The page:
New York Knicks: Time to Fire Mike D'Antoni

Leslie MonteiroSenior Analyst IApril 25, 2011

NEW YORK, NY - APRIL 22:  Mike D'Antoni of the New York Knicks reacts against the Boston Celtics in Game Three of the Eastern Conference Quarterfinals in the 2011 NBA Playoffs on April 22, 2011 at Madison Square Garden in New York City.  NOTE TO USER: User expressly acknowledges and agrees that, by downloading and or using this photograph, User is consenting to the terms and conditions of the Getty Images License Agreement.  (Photo by Nick Laham/Getty Images)
Nick Laham/Getty Images

It’s been three years for Mike D’Antoni as the Knicks coach.

From evaluating D’Antoni in his time with the Knicks, it hasn’t been good. This should convince the organization to fire him and hire a coach that can take the team to the next level, which would be taking the team to the Eastern Conference Finals or even winning a playoff game.

In this weekend’s playoff games against the Celtics, the blowouts served as a reflection of the job the Knicks coach has done in three years. The Knicks don’t play defense, and they often play flat to start the game. It is no wonder teams don’t take them seriously as a championship contender.

It was a curious move by Donnie Walsh to hire D’Antoni as coach. There’s no question the Knicks thought the former Suns coach would serve as a recruiting tool for LeBron James and other stars to play for the Knicks. After all, he ran a high-octane offense that made the Suns successful prior to coming here.

Still, there were more cons than pros about the hiring of D’Antoni. For one thing, the Suns were quick to let him go without compensation. Second of all, he couldn’t lead the Suns to a championship despite having the talents of Steve Nash, Amar’e Stoudemire, Joe Johnson and other great players. Finally, he was criticized for not doing enough to coach defense.

It’s hard to come up with anything positive about D’Antoni. Sure, he led the Knicks to the playoffs, but the Celtics’ playoff sweep against his team negates everything good that took place his year.

D’Antoni’s inability to coach defense should be enough to get him fired. No one should be the head coach of a basketball team if he doesn’t know anything about defense. In basketball, teams win championships and playoff games by playing defense.

Defense should not be an option. It should be served as a mindset from practice to games. It should be served as an identity.

When the Knicks were great under Pat Riley and Jeff Van Gundy, it was defense first. The team would focus on knocking guys down on the floor, getting stops, and creating turnovers. They would create their offense by defense.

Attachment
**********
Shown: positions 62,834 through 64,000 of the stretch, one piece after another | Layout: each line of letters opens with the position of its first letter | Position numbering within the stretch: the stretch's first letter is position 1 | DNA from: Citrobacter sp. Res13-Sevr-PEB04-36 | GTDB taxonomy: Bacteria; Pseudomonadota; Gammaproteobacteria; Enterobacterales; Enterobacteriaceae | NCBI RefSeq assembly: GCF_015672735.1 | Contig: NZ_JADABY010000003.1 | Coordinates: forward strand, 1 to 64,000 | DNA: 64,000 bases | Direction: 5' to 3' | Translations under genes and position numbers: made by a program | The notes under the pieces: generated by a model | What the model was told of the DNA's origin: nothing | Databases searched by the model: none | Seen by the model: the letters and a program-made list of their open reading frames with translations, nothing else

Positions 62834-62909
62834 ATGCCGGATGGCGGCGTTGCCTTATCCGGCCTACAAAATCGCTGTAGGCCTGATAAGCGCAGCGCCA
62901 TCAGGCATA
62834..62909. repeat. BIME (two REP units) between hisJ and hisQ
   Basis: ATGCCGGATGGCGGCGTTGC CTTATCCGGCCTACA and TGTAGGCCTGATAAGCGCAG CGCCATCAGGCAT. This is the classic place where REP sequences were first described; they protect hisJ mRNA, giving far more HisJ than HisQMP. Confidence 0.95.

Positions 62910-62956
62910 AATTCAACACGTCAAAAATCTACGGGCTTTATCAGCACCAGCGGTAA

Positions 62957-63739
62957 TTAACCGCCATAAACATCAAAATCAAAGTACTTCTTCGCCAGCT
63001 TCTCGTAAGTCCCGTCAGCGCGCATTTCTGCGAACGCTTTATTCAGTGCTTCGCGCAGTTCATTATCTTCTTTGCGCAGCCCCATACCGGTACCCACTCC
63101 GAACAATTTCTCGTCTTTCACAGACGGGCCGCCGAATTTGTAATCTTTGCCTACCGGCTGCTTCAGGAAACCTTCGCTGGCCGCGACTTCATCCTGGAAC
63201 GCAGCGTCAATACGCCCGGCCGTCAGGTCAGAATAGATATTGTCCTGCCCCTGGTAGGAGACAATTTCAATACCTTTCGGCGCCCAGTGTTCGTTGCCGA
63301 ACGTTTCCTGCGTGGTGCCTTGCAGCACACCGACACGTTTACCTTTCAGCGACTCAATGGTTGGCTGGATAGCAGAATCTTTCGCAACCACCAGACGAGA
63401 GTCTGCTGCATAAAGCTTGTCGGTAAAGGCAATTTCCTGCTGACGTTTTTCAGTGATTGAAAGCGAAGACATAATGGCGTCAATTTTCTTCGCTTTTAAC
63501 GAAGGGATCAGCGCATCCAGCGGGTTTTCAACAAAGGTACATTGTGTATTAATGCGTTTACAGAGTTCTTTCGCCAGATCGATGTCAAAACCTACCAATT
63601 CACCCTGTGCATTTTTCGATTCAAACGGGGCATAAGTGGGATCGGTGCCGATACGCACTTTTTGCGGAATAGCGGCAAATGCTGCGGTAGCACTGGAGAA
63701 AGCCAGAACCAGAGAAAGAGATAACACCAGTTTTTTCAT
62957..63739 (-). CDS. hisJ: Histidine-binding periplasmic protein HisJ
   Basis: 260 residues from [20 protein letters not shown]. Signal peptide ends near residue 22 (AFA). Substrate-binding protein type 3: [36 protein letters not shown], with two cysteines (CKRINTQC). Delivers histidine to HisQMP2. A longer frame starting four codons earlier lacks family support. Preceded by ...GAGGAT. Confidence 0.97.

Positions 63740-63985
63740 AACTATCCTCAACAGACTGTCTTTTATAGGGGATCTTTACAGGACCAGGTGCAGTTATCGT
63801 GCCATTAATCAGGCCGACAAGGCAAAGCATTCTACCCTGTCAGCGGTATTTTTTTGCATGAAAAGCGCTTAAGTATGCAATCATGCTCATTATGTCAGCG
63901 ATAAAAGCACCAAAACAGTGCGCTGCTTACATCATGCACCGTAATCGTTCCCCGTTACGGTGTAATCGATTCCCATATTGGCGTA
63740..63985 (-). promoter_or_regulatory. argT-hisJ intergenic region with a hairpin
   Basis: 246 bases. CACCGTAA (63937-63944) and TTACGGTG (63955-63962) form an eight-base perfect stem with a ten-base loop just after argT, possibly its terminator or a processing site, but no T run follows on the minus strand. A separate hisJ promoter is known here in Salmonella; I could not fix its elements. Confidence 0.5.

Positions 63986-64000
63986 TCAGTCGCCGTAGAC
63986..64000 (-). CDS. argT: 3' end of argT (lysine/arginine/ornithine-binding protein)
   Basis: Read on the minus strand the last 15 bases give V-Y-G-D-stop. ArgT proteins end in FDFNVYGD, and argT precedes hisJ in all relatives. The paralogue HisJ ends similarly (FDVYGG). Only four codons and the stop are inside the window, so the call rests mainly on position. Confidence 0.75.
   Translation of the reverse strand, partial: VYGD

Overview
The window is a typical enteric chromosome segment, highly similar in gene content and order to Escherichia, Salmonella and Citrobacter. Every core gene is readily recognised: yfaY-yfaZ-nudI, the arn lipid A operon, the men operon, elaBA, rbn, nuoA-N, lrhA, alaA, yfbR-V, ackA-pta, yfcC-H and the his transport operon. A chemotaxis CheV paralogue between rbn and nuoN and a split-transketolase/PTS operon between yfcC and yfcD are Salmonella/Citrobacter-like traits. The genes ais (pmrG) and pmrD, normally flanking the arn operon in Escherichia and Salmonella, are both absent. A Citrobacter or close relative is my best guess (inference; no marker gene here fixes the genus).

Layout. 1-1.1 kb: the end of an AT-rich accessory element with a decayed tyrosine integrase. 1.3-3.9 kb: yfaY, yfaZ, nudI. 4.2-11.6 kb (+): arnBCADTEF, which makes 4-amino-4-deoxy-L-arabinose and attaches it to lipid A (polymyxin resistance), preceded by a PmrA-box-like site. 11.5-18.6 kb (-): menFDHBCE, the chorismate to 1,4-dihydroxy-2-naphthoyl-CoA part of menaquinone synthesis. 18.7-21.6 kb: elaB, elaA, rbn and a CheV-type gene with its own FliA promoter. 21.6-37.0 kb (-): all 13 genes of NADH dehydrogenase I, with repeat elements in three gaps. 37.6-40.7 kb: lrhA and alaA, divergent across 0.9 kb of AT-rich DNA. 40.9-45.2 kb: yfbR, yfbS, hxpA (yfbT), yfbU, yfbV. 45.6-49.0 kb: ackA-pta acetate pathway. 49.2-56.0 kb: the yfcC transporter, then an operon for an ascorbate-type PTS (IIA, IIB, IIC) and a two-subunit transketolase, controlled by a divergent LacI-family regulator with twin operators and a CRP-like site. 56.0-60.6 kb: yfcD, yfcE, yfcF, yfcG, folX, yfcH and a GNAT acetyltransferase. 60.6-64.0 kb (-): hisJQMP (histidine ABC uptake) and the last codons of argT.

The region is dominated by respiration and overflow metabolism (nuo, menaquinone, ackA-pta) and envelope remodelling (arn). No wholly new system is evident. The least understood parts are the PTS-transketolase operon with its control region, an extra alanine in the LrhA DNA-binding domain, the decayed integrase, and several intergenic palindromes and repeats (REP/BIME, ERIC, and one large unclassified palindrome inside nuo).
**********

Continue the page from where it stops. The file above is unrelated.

That’s not how D’Antoni views it. He feels a great offense can beat a great defense. That’s a flawed thinking. It’s hard to run an offense when someone gets knocked down.

He has no interest in changing his approach. He is stubborn enough to think his way can work despite the fact no teams won a championship without playing a defense.

If that is not enough to convince the organization, there are several more issues that should do the trick.

Under D’Antoni, the Knicks showed lack of urgency at games. They are often ill-prepared to play the game, and they get outworked by inferior teams.

Great teams rarely do either of those things. They get off to great starts, and they use that to help them set the tone to victories. They use it to help them survive when another team makes a run.  They make sure there is no letdown against bad teams.

The players mirror a coach’s image. With D’Antoni’s laidback personality, the players follow that lead by being complacent at games and at practice.  This results to a team being lazy and unfocused, and it sets the tone for losses.

An intense coach has his players being hungry from start to finish at games, and it sets the tone for victories.

The slow starts and bad losses have been a trend under D’Antoni’s leadership for three years, and it stood out this weekend in the Knicks’ two home losses in the playoffs, which helped the Celtics sweep the Knicks.

D’Antoni’s game coaching leaves a lot to be desired. He never makes adjustments in the second half. He runs a flawed offensive philosophy, which allows guys to shoot three pointers often. Often times, he would fall a step behind another coach, who knows how to frustrate the Knicks’ scorers by running a good defense.

Defensive coaches always get thebest out of him by preventing any fast-break offense, and that leaves the Knicks coach clueless to find an answer.

When the Knicks acquired Carmelo Anthony in February, it turned out to be rough sledding for D’Antoni. There was a disconnect between him and his new star. It seemed the coach wasn’t thrilled about coaching his new player, and the new Knick didn’t seem to embrace his new coach.

Anthony had a hard time understanding D’Antoni’s run-n-gun offense, and he wasn’t happy about playing in that offense. That inspired Amar’e Stoudemire to call his new teammate out after a loss to the Pistons.

D’Antoni had to scrap his offense, so that he could make Anthony happy. Still, it didn’t work out for both of them in the end.

Anthony needs a coach who he respects a great deal. He needs a guy who will get the best out of his talent. That’s important, since the Knicks are committed to keeping him for a long time.

This is where D’Antoni could lose out. His inability to work with Anthony could cost him his job. It may be for the best for everyone involved.

This gives the Knicks a chance to find a new coach. This would help Anthony start off fresh. This would mean D’Antoni can get a new start elsewhere.

D’Antoni had three years to prove his worth. Based on his flaws as coach, there’s no reason for him to get another year.  The Knicks haven’t won with him, and they are not going to win a championship with him. He's taken the team as far as he can.

It makes sense to start fresh with a new star.